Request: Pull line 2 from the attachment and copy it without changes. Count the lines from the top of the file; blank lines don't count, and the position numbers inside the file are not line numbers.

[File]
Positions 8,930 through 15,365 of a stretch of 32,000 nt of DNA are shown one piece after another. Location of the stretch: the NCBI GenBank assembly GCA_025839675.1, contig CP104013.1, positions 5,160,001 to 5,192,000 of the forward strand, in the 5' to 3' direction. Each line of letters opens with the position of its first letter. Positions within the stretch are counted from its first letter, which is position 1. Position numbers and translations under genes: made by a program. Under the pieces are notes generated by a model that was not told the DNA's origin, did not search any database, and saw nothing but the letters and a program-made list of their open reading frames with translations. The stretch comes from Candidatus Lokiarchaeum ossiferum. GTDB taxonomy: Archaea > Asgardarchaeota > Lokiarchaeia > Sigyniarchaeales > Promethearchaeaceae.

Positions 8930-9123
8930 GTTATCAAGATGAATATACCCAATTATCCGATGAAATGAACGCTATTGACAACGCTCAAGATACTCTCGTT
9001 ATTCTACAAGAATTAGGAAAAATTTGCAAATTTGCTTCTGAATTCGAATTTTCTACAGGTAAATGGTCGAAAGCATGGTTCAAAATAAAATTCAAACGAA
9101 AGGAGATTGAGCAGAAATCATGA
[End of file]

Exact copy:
Positions 8930-9123